The modern tree house is not just for wannabe Johnny Weissmullers, they've now become a luxury item – as demonstrated recently with the ErlebNest
. The aptly-named Cocoon Tree pod is not so much a house as a bed. It can be suspended amid the trees or erected on legs, assembled and installed without any particular skillset and comes in Beach and Jungle varieties.
Often thought of nostalgically as the ultimate shelter of childhood, the treehouse has made a strong push into adulthood with eye-popping locations and aesthetically-pleasing, luxurious designs. Over the past few months alone, we've seen the Hemloft
, Redwoods Treehouse
, among a few others. Now, there's the ErlebNest - a German-designed treehouse situated within a high ropes course.
Last year, Gizmag reported on Sweden's tree-house hotel
, highlighted by the stunning Mirrorcube room that reflects its own surroundings. Now you no longer have to travel to a remote part of Scandinavia to spend a night in a Mirrorcube, as the company behind Treehotel is offering to construct, deliver and install one wherever you'd like.
This tiny cabin is a free-floating catamaran suite designed by Dutch architect, Marijn Beije. The design was conceived with the hope of luring a younger and more city-focused group of people back into nature, and offers a unique new way to sleep under the stars. Guests can enhance their experience of nature by relaxing in this fully furnished floating eco-lodge, complete with bedroom, bathroom and rooftop deck.
Auckland based firm Pacific Environment Architects is the creator of this impressive treehouse located near Warkworth in New Zealand. The Redwoods Treehouse is a striking pod-shaped structure built ten meters (33 feet) high in the tree tops. Originally commissioned as part of a marketing campaign for the Yellow Pages phone directory, the treehouse is now a permanent attraction for treetop diners.
Described by its creator as "a secret treehouse
hiding in the woods of Whistler," in the Canadian province of British Columbia, the HemLoft is, unlike many buildings that describe themselves such, a treehouse in the truest sense: the entire weight of the egg-shaped structure is supported by the tree around which it is built. Though welcome to visitors - the right sort of visitors, at least - one first has to find it. And the ongoing story of the HemLoft's ever-widening profile is as compelling as the story of its construction - and it's a story with an uncertain ending.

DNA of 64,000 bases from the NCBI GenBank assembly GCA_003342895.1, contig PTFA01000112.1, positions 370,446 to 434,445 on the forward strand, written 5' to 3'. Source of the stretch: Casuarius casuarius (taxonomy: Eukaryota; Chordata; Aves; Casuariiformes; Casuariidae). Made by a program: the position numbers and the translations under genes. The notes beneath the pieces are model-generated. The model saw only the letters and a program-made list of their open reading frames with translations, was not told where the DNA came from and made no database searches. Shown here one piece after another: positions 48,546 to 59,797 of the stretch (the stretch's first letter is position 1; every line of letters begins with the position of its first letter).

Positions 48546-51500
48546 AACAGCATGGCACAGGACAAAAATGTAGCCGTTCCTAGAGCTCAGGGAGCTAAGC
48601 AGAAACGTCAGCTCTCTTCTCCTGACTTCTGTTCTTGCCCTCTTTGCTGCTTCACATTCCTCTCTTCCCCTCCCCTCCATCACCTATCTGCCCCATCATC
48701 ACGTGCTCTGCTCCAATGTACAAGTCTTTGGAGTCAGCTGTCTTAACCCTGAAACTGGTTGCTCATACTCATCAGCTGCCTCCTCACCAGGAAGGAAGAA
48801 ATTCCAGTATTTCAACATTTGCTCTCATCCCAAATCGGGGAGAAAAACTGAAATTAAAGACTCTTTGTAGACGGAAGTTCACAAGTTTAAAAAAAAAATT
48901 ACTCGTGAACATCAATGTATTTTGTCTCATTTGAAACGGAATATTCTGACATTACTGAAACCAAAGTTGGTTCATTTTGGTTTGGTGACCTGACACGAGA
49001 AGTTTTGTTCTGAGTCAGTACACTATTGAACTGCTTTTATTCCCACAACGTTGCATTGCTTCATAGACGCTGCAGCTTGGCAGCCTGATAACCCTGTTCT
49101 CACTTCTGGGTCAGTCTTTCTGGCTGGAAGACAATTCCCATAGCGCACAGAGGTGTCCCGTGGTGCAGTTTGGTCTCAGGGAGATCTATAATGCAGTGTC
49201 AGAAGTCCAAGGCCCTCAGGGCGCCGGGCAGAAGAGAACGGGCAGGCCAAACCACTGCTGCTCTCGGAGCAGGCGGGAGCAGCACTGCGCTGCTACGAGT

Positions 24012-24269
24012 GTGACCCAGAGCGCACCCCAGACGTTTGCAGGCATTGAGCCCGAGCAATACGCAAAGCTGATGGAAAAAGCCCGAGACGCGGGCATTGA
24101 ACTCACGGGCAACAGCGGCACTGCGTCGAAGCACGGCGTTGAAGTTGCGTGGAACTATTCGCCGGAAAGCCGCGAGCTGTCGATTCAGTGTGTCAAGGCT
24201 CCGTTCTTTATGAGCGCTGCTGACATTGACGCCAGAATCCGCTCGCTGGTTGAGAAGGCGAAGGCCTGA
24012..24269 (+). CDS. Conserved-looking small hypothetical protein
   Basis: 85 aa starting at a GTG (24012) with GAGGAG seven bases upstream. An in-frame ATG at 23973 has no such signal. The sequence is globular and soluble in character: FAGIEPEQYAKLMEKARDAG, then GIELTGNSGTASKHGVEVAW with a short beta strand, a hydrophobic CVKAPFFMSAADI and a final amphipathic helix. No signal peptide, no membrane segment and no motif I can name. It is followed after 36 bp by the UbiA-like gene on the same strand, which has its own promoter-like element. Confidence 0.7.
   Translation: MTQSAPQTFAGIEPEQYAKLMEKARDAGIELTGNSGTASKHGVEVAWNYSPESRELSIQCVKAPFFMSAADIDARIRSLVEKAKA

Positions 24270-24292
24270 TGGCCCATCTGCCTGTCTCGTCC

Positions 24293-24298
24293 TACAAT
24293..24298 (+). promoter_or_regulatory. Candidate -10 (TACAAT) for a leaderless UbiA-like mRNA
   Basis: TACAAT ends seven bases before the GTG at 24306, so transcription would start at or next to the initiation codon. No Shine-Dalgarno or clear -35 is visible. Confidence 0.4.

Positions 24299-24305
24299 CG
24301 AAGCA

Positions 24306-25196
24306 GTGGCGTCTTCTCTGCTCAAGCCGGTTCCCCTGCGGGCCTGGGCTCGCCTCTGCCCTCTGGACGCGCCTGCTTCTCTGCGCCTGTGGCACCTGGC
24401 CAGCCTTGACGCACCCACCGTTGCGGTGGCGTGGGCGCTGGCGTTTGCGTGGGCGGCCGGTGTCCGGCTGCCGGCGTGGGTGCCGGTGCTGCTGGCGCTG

This strange looking tree shelter was created by a team of British designers, to provide portable habitation for campers while also minimizing material usage. Dubbed Tentsile, the shelter is a dangling tent that offers similar comfort to a hammock and can be used in a number of environments. The portable shelter employs tension forces to provide a suspended habitat that is protected from wildlife, including insects and snakes, while at the same time providing a secure shelter from the elements. The tent is easy to assemble and can be suspended up high in the tree tops or slightly hovering over ground level.
While we love the dangling treetop retreats located at Sweden's Treehotel
, and the House Arc
had us yearning for a private backyard hideaway, the eco-PERCH has to be the Rolls Royce of modern modular tree-houses. This eco-lodge concept was created by the UK architectural firm Blue Forest, which has a background in the design and construction of luxury treehouses and lodges.
If you haven't got the carpentry skills (or the tree) to erect your own designer treehouse
, then a visit to this enchanting holiday destination might satisfy the needs of your inner-child. Hidden in the beautiful village of Harads, approximately 37 miles (60 km) south of the Arctic Circle, Sweden's Treehotel is an eco-based designer lodging that hosts six unique rooms nestled amongst the pines high above the ground.
Everyone loves a treehouse - they seem to inspire a universal feeling of childlike wonder, and done right they really tickle the old 'living in harmony with nature' glands too. We've covered some beauties over the years
here at Gizmag, but this one has to be the grand-daddy of them all. The work of architect Robert Harvey Oshatz, the Wilkinson Residence makes use of a steeply sloped block to put the house's main level right up in the tree canopy. Stunning from every angle, it uses curves and waves to echo the owner's love of the natural landscape with a slightly musical theme.